When Jay Z’s hit came out, a foreign subsidiary of EMI identified the sample as coming from the Baligh Hamdi composition “Khosara, Khosara” from the 1960 Egyptian film Fata ahlami. EMI claimed rights stemming from a deal with an Egyptian outfit that had made its own agreement with Hamdi’s heirs. Timbaland then paid $100,000 to EMI for rights to use the sample, and that money was supposed to end any dispute. Except it didn’t.

Instead, what’s resulted is one of the longest-running active lawsuits in America — not just in entertainment. And it finally is scheduled to go to trial on October 13. Both Timbaland and Jay Z will testify, according to court filings submitted on Monday.

The lawsuit, filed in 2007 in California federal court, comes from Osama Ahmed Fahmy, the nephew of Hamdi who is targeting Jay Z, Timbaland, EMI, Universal Music, Paramount Pictures (over a Jay Z documentary), MTV (over a Jay Z special) and others. After all, “Big Pimpin” has been exploited by many.

If this case was as simple as determining whether “Khosara, Khosara” was illicitly copied, and the damage therein, it would be interesting enough. Here, for example, are some of the exhibits attached to a deposition that Jay Z gave in the case: A Live Nation touring business plan, royalty statements for Jay Z and his agreement with Roc-A-Fella Records.

The quirks of the case add to the intrigue.

The Jay Z side believes that it has properly licensed “Khosara, Khosara,” and even if not, it’s not for Fahmy to challenge. Soon after Timbaland made his $100,000 deal, Fahmy reached agreement with the Egyptian outfit that had given EMI rights. According to court documents, the Hamdi heirs got a “lump-sum buyout” in exchange for assigning song rights.  “Pursuant to the 2002 Agreement, Plaintiff gave up exclusive control of all rights in Khosara that have application in the United States, and therefore he has no standing to bring any claims,” states defendants’ memorandum on Monday.

Fahmy’s lawyers have a different story — and it’s one that leans on the moral rights of authors in Egyptian law and how this impacts licensing contracts.

“The evidence will show that the defendants did not enter into valid agreements that ‘expressly and in detail’ — including indicating the range, purpose, and period and place of exploitation — convey the right to useKhosara, Khosara in Big Pimpin‘,” states plaintiff’s memorandum. “The evidence will also show that the defendants did not obtain the consent of the author or his heirs to introduce modifications in or additions toKhosara Khosara; therefore, any license to economically exploit Khosara Khosara in Big Pimpin‘ would be null and void.”

The defendants respond, “Throughout the course of this litigation, Plaintiff has consistently tried to make this a case about so-called ‘moral rights,’ complaining for example that under Egyptian law, authors and their heirs can always refuse to permit use of a composition in manners deemed to be ‘objectionable,’ regardless of whether they previously gave up all of their economic rights in connection therewith. This Court, however, already has properly determined that moral rights have no application in the United States, and cannot support Plaintiff’s copyright infringement claims.’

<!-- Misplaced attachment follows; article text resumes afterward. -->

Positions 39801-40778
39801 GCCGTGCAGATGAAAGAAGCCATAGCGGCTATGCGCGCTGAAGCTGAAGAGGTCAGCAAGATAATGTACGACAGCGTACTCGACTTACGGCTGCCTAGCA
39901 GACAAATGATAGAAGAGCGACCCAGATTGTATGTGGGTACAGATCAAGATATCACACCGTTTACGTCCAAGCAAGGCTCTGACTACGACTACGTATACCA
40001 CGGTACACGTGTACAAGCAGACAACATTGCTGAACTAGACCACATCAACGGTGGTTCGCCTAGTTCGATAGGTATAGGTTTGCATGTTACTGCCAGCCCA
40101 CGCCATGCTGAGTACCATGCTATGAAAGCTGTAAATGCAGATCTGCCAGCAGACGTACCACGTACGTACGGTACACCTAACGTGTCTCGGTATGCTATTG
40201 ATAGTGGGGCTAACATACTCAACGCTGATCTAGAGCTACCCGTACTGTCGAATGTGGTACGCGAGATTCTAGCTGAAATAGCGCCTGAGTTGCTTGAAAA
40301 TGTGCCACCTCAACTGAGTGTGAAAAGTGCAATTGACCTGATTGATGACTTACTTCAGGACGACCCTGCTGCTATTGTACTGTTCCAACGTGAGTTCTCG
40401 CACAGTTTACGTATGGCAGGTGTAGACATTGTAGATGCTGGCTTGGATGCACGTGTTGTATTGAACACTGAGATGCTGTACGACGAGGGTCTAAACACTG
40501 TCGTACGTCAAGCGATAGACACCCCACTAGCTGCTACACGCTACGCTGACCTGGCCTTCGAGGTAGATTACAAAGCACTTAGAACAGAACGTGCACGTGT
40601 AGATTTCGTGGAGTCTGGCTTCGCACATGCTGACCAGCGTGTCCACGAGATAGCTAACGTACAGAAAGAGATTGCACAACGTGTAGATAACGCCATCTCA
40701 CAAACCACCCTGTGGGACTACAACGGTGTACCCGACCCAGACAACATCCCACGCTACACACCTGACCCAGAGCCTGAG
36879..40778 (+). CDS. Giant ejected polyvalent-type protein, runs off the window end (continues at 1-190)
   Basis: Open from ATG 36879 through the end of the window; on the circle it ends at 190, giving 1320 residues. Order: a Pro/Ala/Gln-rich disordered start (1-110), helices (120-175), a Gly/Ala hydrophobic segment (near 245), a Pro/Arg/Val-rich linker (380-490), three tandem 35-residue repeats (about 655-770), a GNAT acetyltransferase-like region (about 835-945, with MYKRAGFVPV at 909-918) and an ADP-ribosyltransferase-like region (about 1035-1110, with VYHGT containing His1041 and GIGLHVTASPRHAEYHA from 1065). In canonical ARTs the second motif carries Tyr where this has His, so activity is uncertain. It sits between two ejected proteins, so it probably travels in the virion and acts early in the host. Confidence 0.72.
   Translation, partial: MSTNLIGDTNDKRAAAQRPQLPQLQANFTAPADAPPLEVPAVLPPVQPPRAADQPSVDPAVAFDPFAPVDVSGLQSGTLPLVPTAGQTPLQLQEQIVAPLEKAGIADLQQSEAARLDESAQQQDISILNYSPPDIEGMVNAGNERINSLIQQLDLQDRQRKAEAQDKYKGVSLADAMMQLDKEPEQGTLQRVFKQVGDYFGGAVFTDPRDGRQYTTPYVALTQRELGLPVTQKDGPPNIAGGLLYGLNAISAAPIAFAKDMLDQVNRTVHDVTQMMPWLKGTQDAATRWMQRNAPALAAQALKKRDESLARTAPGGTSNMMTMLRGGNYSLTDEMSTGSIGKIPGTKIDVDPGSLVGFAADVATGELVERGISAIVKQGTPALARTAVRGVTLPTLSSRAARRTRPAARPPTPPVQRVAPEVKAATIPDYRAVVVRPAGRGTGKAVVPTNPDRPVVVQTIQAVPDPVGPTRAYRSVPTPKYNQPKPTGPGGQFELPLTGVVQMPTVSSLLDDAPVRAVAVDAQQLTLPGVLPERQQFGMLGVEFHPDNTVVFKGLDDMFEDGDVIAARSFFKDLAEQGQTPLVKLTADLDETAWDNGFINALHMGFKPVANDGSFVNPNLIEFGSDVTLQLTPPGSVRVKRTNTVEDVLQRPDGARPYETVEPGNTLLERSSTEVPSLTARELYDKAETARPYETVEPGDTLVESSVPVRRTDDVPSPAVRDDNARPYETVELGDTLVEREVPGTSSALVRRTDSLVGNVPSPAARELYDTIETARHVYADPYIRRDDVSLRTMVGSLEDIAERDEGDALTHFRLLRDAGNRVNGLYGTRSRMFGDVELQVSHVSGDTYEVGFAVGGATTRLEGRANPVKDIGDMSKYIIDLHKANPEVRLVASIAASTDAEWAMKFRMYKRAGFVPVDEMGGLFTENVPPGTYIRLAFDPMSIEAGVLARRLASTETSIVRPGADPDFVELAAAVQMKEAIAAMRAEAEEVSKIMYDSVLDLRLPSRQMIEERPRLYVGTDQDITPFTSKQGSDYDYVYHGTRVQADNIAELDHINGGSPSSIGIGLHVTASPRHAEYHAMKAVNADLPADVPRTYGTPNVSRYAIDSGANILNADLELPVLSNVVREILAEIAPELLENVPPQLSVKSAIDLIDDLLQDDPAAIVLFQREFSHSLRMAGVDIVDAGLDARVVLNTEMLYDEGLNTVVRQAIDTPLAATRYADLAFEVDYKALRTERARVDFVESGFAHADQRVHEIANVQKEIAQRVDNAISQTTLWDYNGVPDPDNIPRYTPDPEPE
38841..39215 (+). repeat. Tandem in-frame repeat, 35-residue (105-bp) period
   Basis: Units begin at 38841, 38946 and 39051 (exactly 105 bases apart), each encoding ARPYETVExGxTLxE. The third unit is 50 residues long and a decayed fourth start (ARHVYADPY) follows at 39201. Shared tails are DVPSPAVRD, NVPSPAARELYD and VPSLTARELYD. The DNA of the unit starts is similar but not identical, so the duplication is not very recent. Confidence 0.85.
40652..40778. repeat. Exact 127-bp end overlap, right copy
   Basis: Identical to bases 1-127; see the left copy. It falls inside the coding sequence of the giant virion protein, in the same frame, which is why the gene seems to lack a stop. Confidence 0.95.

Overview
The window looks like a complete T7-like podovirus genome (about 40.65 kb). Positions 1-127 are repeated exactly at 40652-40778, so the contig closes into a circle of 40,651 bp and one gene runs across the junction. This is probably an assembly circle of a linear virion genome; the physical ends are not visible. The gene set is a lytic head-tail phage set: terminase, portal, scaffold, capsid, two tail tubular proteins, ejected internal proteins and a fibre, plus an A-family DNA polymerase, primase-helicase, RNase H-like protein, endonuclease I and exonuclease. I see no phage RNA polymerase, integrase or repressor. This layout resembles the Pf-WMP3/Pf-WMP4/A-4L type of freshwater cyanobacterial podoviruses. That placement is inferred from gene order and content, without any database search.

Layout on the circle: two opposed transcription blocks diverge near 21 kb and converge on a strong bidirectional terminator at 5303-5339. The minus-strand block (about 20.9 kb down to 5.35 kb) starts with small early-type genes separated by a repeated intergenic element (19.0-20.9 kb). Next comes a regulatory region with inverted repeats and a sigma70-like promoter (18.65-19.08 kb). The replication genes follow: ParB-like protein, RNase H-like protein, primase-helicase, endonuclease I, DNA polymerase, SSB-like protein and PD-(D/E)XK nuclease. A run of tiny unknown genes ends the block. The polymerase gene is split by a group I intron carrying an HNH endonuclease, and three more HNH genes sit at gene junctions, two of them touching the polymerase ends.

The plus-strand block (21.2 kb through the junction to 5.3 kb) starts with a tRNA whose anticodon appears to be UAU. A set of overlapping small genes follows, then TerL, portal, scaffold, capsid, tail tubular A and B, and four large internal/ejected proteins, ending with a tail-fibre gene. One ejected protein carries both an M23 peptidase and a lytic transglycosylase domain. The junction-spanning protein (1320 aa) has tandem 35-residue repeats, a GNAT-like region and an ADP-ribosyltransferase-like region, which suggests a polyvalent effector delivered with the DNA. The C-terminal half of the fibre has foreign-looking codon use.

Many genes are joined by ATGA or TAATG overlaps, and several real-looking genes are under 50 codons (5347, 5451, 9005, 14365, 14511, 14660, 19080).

Which deals are valid and which ones are not could be the starting point in figuring out the legitimacy of “Big Pimpin.” Other issues that could be tested include figuring out what expression in “Khosara, Khosara” is original enough to be copyrighted, whether rights were forfeited by general publication, whether the use of a sample was de minimus copying or fair use, whether there was any willfulness in the copying, and whether Fahmy waited too long to make a challenge over “Big Pimpin.” In the two months before trial, a judge could potentially narrow what is to be tried before a jury.

Fahmy’s lawyers will be calling to the witness stand Judith Finell, the same musicologist who testified during the “Blurred Lines” case on behalf of the Marvin Gaye family. They’ll also be presenting the testimony of Dr.Patrick Kennedy, an economist who has reviewed all of the accounting statements and digital download data and will summarize the defendants’ revenue and profit attributable to their exploitation of “Big Pimpin.” They’ll also be calling to the witness stand Dr. Michael Kamins, a marketing expert who has conducted a survey of those who have seen Jay Z in concert in an effort to determine if fans making ticket purchases did so with expectation of seeing “Big Pimpin.” And then there’s Sam Rubin, an entertainment reporter who will be called to offer his opinion on the significance of the song to Jay Z’s career.

The defendants are ridiculing the lawsuit’s reach. “The notion that people buy concert tickets to Mr. Carter’s concerts to hear one song —never mind an instrumental sample contained in one song that may or may not be played — is patently absurd,” they say in a brief.

The trial will feature many top entertainment lawyers including Peter Ross, Keith Wesley and Jonathan Gottfried on behalf of Fahmy. David Steinberg, Christine Lepera, Russell Frackman, Bradley Mullins, Daniel Rozansky and Andrew Bart will be representing the defendants.